What the frack?
The New Zealand Herald (09-Nov-2011) has a very interesting article about earthquakes in Oklahoma. Scientists from the Oklahoma Geological Survey plan to investigate whether the process of “fracking” has led to an increase in earthquake activity.
Fracking is a controversial fossil fuel recovery method whereby high pressure water is injected into rock, fracturing it, and then send is forced into the cracks allowing the substance of interest, in this case gas, to escape. This process has been known about for quite sometime, but it is the depletion of existing reserves, and the subsequent increase in the price of oil and gas that has made it exceptionally popular in recent times.
In Oklahoma, the principal fracking area is known as the Devonian Woodford Shale. According to Wikipedia, the first gas production was recorded in 1939, and by late 2004, there were only 24 Woodford Shale gas wells. However, by early 2008, there were more than 750 Woodford gas wells. Another site reports that currently over 1,500 wells have already been drilled with many more to come. The wells cost $US2-3 million, and there are more than 35,000 shale gas wells currently in the United States.
One of the nice things about the US Geological Survey, and its state based constituents, is that it is usually relatively easy to get data from them. I say relatively, because it required some searching and programming to speed the process up, but the data is all there for someone willing to spend sometime getting it.
To show fracking is causing an increase in seismic activity would require proper experimentation. However, it may be possible to show correlation at least between the increase in fracking wells and the number of seismic events. I don’t have enough clout, or time, to extract the information about the number of wells, and their location. However it is still interesting just to take a look at the data we can get regarding the number of earthquakes ourselves.
The black line in time series plot above shows the number of seismic events from January 1977 to October 2011. The rise at the start of 2010 is certainty indisputable. The blue line a form of exponential smoothing called Holt-Winters smoothing (or Holt-Winters triple exponential smoothing). It is a simple statistical technique that attempts to model the trends (among other things) in time series data. The green line is the predicted number of earthquakes using this smoothing model (calculated on the pre-2010 data) for the time period starting January 2010 to October 2011, and the red line is the upper confidence limit on this prediction. This is a very simple modelling attempt, and undoubtedly the “real time-series analysts” could do better (and here is the data for you), but what I would like to think this shows is that the increase in quake count is so far off the charts that it definitely qualifies for further investigation.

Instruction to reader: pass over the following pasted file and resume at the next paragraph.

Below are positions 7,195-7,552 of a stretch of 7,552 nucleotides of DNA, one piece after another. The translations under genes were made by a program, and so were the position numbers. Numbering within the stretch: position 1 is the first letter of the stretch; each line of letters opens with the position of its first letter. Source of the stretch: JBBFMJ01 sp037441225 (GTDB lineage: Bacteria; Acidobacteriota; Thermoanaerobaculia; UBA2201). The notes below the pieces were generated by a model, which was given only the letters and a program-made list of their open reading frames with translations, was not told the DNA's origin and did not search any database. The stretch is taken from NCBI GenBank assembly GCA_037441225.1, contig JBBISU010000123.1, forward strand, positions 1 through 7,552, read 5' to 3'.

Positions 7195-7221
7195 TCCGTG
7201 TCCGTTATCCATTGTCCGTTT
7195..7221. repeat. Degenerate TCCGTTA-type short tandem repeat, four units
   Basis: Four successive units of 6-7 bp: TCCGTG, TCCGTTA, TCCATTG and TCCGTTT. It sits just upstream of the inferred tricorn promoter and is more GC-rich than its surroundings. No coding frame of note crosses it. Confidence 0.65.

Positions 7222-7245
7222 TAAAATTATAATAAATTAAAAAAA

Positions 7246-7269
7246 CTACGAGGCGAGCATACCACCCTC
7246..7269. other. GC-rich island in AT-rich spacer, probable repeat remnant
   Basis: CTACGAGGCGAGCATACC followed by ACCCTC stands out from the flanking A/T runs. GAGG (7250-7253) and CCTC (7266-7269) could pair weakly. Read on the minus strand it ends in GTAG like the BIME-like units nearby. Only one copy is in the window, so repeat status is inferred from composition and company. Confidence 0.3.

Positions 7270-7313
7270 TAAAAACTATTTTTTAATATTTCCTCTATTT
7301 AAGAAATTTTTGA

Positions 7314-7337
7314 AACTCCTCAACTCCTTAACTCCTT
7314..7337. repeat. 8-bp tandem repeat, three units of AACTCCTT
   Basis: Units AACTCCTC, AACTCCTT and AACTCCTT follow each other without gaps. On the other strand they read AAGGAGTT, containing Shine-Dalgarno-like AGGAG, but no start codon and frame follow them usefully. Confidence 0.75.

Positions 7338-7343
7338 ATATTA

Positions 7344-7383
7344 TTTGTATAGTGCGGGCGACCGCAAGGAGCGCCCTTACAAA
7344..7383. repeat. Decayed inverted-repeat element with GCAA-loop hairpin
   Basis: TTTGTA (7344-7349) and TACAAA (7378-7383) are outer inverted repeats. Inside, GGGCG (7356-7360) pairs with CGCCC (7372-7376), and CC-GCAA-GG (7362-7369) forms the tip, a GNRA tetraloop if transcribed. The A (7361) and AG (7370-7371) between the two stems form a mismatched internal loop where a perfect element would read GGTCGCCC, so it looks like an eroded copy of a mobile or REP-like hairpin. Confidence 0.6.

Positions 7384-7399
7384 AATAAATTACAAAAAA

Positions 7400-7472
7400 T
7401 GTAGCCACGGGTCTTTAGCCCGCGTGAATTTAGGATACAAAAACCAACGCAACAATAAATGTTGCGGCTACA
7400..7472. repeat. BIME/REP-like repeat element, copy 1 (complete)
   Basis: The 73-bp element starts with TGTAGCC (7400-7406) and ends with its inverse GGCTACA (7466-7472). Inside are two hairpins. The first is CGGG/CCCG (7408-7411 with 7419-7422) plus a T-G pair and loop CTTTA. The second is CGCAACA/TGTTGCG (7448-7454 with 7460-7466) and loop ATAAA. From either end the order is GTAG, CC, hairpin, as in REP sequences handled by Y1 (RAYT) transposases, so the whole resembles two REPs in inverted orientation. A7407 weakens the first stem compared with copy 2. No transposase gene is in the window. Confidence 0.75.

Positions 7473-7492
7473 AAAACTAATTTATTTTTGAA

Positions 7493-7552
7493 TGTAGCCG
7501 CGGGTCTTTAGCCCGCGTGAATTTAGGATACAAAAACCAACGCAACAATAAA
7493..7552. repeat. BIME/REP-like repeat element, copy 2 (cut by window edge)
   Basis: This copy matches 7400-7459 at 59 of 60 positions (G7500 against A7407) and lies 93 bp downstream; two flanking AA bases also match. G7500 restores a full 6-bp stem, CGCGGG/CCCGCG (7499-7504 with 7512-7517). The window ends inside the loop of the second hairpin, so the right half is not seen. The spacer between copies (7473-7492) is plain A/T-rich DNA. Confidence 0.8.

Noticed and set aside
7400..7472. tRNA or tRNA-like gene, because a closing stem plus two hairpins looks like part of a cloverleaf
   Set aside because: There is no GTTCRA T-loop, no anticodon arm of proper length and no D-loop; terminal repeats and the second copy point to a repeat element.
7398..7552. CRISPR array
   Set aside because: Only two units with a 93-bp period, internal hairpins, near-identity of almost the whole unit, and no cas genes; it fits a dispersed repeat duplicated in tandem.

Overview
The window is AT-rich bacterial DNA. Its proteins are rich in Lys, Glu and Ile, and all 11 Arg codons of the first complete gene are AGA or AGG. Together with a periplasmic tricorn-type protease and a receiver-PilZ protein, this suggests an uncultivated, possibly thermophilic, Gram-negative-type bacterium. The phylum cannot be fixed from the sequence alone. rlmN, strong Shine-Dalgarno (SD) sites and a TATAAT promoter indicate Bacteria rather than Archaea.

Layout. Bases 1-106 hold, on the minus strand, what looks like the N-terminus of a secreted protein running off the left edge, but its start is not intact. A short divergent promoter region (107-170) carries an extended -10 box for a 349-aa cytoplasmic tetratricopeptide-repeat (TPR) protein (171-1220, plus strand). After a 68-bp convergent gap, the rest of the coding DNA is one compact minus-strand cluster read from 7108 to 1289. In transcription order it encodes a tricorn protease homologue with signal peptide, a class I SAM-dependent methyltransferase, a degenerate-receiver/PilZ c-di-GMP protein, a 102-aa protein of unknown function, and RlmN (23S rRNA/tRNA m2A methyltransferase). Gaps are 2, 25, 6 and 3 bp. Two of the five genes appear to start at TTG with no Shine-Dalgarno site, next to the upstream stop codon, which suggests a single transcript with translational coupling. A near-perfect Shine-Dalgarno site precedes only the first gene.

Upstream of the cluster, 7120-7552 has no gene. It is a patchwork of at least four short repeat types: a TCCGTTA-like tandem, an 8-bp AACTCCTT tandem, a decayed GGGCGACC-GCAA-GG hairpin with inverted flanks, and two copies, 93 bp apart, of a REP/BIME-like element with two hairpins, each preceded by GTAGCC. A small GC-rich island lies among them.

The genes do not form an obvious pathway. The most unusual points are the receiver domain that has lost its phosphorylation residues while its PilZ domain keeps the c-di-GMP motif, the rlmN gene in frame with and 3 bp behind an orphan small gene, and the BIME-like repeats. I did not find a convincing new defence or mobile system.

Some of you will no doubt be grumbling that I have not accounted for the magnitude, or depth, or location, or in fact many other things, and indeed I have not. However, I do think the data is interesting, and the association with the increase in fracking should be explored further – which is what the Oklahoma Geological Survey plans to do.
I have made the uncleaned raw data available here.
James Curran's interests are in statistical problems in forensic science. He consults with forensic agencies in New Zealand, Australia and the United Kingdom, and produces and maintains expert systems software for the interpretation of evidence. He has experience as an expert witness in DNA and glass evidence, appearing in courts in the United States and Australia. He also very strong interests in statistical computing, and in automation projects. He is also a director of the University of Auckland's Bioinformatics Institute. See all posts by James Curran »